Protecting Workers from Heat Illness: OSHA/NIOSH Infosheet
Organization(s): National Institute for Occupational Safety and Health (NIOSH), Occupational Safety and Health Administration (OSHA)
At times, workers may be required to work in hot environments for long periods.When the human body is unable to maintain a normal temperature, heat-related illnesses can occur and may result in death.This fact sheet provides information to employers on measures they should take to prevent heat-related illnesses and death.
Factors That Increase Risk to Workers
- High temperature and humidity
- Direct sun exposure (with no shade)
- Indoor exposure to other sources of radiant heat (ovens, furnaces)
- Limited air movement (no breeze)
- Low fluid consumption
- Physical exertion
- Heavy personal protective clothing and equipment
- Poor physical condition or health problems
- Some medications, for example, different kinds of blood pressure pills or antihistamines
- Lack of recent exposure to hot working conditions
- Previous heat-related illness
- Advanced age (65+)
Health Problems Caused by Hot Environments
Heat Stroke is the most serious heat-related health problem. Heat stroke occurs when the body’s temperature regulating system fails and body temperature rises to critical levels. Heat stroke is a medical emergency that may rapidly result in death!
Symptoms of heat stroke include:
- Loss of consciousness
- Very high body temperature
- Hot, dry skin or profuse sweating
If a worker shows signs of possible heat stroke:
- Heat stroke is a life-threatening emergency! While first aid measures are being implemented, call 911 and get emergency medical help.
- Make sure that someone stays with the worker until help arrives.
- Move the worker to a shaded, cool area and remove outer clothing.
- Wet the worker with cool water and circulate the air to speed cooling.
- Place cold wet cloths or ice all over the body or soak the worker’s clothing with cold water.
Heat Exhaustion is the next most serious heat-related health problem.
Symptoms of heat exhaustion:
- Heavy sweating
- Elevated body temperature
- Decreased urine output
If a worker shows signs of possible heat exhaustion:
- Workers with signs or symptoms of heat exhaustion should be taken to a clinic or emergency room for medical evaluation and treatment.
- If medical care is not available, call 911 immediately.
- Make sure that someone stays with the worker until help arrives.
- Workers should be removed from the hot area and given liquids to drink.
- Remove unnecessary clothing including shoes and socks.
- Cool the worker with cold compresses to the head, neck, and face or have the worker wash his or her head, face and neck with cold water.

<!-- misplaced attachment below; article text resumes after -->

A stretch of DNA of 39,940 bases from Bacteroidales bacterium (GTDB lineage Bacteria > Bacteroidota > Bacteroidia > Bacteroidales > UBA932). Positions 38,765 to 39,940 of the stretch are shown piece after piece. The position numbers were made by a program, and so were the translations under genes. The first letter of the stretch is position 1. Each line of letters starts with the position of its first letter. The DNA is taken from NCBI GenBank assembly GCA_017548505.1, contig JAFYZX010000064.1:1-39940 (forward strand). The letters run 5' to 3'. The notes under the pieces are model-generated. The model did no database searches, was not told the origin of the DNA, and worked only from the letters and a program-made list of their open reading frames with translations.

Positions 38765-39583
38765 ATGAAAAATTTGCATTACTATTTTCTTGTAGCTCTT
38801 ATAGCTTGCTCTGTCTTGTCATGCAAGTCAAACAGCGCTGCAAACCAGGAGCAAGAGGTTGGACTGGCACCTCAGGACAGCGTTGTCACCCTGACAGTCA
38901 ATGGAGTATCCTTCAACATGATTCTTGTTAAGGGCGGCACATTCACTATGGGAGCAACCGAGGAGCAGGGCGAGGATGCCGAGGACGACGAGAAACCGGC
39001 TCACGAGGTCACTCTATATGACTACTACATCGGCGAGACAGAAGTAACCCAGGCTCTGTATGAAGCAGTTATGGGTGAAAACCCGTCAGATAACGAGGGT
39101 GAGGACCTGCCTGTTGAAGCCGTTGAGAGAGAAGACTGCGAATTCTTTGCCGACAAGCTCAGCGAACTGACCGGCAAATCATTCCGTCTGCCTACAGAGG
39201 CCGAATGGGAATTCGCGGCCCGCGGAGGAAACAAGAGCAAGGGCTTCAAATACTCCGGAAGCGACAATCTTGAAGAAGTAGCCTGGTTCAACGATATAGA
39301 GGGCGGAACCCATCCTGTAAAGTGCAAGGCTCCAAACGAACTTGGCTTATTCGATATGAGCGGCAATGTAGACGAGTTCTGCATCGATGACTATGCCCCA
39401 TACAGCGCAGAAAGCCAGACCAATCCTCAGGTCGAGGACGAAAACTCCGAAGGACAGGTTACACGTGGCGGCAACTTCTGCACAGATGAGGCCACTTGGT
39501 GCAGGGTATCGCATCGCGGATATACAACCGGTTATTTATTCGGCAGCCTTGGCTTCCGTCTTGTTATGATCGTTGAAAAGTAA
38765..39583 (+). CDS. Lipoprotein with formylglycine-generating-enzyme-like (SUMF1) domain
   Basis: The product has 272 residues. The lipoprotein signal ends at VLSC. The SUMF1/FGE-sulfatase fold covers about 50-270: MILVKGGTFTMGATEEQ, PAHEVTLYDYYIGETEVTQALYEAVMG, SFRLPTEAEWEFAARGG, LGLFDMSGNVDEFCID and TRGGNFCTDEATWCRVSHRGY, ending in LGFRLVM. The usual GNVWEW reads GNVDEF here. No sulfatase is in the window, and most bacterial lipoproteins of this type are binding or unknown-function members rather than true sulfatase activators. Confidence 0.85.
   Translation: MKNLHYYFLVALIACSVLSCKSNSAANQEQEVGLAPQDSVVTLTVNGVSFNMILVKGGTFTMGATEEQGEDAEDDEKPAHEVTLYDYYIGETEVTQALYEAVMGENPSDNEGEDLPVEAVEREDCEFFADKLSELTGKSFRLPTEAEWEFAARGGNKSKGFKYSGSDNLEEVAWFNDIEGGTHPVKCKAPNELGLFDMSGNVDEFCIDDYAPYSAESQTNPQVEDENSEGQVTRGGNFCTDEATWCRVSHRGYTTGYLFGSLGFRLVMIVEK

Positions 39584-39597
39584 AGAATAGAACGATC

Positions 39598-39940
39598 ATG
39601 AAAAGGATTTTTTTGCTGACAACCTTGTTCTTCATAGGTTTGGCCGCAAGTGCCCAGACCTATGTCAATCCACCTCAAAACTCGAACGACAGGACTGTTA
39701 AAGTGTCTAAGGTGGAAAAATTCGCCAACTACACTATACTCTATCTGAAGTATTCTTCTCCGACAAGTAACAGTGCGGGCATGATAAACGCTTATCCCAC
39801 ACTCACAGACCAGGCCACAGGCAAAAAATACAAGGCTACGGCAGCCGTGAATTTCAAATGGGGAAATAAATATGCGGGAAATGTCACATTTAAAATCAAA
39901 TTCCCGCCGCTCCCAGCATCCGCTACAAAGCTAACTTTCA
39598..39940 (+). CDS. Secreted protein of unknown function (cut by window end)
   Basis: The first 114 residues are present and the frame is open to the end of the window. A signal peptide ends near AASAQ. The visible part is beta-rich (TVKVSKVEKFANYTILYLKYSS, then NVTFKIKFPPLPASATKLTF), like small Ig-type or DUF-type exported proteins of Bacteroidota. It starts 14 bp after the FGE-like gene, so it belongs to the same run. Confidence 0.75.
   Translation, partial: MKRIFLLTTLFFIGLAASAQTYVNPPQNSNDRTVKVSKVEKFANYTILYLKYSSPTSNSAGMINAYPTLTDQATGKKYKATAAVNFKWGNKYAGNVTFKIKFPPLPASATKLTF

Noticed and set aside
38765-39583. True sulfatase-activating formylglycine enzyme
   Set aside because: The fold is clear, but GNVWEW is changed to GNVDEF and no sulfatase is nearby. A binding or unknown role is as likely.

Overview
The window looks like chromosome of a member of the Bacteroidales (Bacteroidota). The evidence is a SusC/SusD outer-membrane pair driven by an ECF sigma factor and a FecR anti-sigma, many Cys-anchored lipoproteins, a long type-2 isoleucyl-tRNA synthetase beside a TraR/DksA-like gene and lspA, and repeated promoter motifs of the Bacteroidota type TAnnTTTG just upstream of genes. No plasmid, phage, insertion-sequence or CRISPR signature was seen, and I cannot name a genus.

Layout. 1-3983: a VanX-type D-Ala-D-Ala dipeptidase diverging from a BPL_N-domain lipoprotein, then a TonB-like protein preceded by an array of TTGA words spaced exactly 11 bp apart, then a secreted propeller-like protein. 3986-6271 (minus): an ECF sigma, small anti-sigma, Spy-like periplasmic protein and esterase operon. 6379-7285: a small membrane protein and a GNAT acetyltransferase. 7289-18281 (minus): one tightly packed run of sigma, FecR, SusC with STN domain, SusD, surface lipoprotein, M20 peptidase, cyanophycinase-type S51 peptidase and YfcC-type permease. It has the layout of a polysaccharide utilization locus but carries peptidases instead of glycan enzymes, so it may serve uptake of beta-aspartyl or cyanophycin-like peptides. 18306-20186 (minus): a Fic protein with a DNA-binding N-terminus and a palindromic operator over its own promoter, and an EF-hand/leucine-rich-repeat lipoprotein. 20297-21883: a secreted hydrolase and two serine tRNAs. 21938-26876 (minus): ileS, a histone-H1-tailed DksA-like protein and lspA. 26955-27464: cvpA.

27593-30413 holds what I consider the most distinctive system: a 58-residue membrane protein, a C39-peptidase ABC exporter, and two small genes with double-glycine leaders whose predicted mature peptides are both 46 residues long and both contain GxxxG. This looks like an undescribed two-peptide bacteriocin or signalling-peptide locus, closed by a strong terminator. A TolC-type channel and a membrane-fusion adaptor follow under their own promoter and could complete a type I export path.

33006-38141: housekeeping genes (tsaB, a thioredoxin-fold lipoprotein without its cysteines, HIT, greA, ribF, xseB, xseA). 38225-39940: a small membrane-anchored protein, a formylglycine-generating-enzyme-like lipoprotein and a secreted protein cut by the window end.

- Encourage frequent sips of cool water. If the worker is unable to drink, get emergency medical help immediately.
Heat Cramps are muscle pains usually caused by physical labor in a hot work environment. Heat cramps are caused by the loss of body salts and fluid during sweating.
If a worker shows signs of possible heat cramps:
- Workers should replace fluid loss by drinking water and having a snack, and/or carbohydrate-electrolyte replacement liquids (e.g., sports drinks) every 15 to 20 minutes.
- Workers should avoid salt tablets.
- Get medical help if the worker has heart problems, is on a low sodium diet, or if cramps do not subside within one hour.
Heat Rash is the most common problem in hot work environments. Heat rash is caused by sweating and looks like a red cluster of pimples or small blisters. Heat rash usually appears on the neck, upper chest, in the groin, under the breasts and in elbow creases.
If a worker shows signs of possible heat rash:
- The best treatment for heat rash is to provide a cooler, less humid work environment.
- The rash area should be kept dry.
- Powder may be applied to increase comfort.
- Ointments and creams should not be used on a heat rash. Anything that makes the skin warm or moist may make the rash worse.
Preventing Heat Illness
The best way to prevent heat illness is to make the work environment cooler.
Recommendations for All Work Environments (Indoors and Outdoors):
- Train workers and supervisors about the hazards leading to heat illness and ways to prevent them.
- Train workers to recognize symptoms in themselves and others.
- Train and encourage workers to immediately report symptoms in themselves and others.
- If you have someone who is new to the job or who has been away for more than a week, gradually increase the workload or allow more frequent breaks the first week.
- Provide workers with plenty of cool water in convenient, visible locations close to the work area.Water should have a palatable (pleasant and odor-free) taste and water temperature should be 50-60oF if possible.